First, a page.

Portland’s sex workers get a little love in return from Meals 4 Heels
With approximately 54 establishments—or one club per every 12,000 or so residents—Portland, OR, is known for having the most strip clubs per capita in the U.S. That’s one reason why veteran chef Nikeisah Newton, 40, is on a mission to make healthy food more easily available to Portland’s sex-work community, one vegetarian grain bowl at a time. Founded in 2019, Meals 4 Heels started as a late-night meal delivery service catering to sex workers. Newton says she got the idea after watching a former partner who worked as an exotic dancer struggle to obtain nutritious meals during overnight work hours. “[Portland] is known for its late-night food, and some of the bars and restaurants stay open late and serve food that’s pretty amazing, but is also often very unhealthy,” explains Newton.
The food served up at M4H, however, is 100 percent vegetarian, can be made vegan, and is created with locally sourced ingredients. When she was just starting out, Newton says she experimented with organic chicken in her dishes but has since decided to go fully veggie. “Vegan [and vegetarian] food is just easier to digest at night,” she says. “You’re not gonna feel gassy, bloated, or disgusting—there’s no hangover from our food.”
Menu items include grain bowls and salads with tongue-in-cheek names like, “The GTP—Gettin’ That Paper,” a Thai-inspired bowl with Tom Kah cauliflower, sweet potato noodles, pickled veggies, mint, thai basil, and toasted coconut on top. While “The Magic City” features black-eyed pea fritters, gluten-free cornbread, braised collards, and a scoop of “chow chow”—a Southern-style pickled relish.
Things slowed down in 2020 when the pandemic hit. Many clubs shuttered, and Newton was forced to switch gears to survive. She began doing more private catering events, working with organizations including the Oregon Food Bank, Don’t Shoot PDX, and Pride Northwest. That same year, Meals 4 Heels received a $3500 grant from Seeding Justice, a Portland-area social justice foundation. Newton put the funds to good use—covering payroll and rent for commercial space while also donating $1000 to local social-justice organizations. She even helped fund a “heaux-listic” self-care kit full of wellness products from BIPOC companies that was available free to BIPOC sex workers in the U.S. and Canada.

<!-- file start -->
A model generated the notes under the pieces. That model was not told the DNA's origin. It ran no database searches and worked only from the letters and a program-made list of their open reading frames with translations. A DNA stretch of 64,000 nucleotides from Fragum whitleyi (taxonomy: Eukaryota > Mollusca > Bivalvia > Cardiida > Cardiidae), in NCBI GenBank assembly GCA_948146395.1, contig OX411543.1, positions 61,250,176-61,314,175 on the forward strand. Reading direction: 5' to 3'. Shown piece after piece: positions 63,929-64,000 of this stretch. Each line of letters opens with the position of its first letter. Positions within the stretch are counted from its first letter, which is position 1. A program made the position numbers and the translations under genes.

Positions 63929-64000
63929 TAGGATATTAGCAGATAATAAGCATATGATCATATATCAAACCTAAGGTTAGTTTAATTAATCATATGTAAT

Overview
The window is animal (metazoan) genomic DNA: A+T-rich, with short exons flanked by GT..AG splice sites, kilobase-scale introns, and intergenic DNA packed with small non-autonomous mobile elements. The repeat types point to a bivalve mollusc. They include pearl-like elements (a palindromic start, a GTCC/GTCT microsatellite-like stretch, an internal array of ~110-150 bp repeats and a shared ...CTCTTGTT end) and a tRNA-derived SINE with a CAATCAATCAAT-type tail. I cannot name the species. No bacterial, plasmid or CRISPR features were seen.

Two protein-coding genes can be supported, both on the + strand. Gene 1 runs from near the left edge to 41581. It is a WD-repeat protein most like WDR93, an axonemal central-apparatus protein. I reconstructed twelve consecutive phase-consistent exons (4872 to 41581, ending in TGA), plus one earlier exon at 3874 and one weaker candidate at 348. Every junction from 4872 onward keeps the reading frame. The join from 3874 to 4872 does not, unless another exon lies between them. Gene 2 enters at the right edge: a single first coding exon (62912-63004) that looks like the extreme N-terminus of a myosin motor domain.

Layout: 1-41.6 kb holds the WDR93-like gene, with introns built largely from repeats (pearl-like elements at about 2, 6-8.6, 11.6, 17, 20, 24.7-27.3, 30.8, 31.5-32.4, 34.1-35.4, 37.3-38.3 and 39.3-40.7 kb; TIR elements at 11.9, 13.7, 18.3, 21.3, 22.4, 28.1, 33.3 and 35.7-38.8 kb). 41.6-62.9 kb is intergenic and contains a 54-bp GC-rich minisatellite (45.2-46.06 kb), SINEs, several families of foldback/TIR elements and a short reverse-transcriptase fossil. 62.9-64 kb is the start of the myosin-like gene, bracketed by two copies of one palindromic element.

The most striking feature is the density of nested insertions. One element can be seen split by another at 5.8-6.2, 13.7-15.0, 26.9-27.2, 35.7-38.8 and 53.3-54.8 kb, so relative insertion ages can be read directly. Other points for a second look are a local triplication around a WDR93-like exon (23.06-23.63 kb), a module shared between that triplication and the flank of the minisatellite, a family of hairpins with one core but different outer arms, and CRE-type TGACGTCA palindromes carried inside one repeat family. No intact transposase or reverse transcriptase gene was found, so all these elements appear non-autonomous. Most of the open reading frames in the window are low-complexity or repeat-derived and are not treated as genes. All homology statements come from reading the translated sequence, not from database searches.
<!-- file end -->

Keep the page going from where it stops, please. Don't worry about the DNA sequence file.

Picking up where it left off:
Then, in the spring of 2021, Meals 4 Heels kicked things up a notch by opening a to-go window at The Redd on Salmon, a Portland-area event space. “This past summer and fall, we were invited to a handful of local food festivals, which helped broaden our audience,” says Newton. “We’ve also gotten a lot of media attention from local food magazines and food critics regarding not only Meals 4 Heels, but also the role we play in the city and how we show up for a largely invisible community.” –Niesha Davis
images courtesy of Nikeisah Newton
This article originally appeared in BUST's Spring 2022 print edition. Subscribe today!
Niesha is a writer, diversity editor, and traveler. Her bylines include Glamour, Mic.com, Business Insider, Women's Health, The Huffington Post, and many other publications. She is the digital editor for BUST. Keep up with her at brownandabroad.com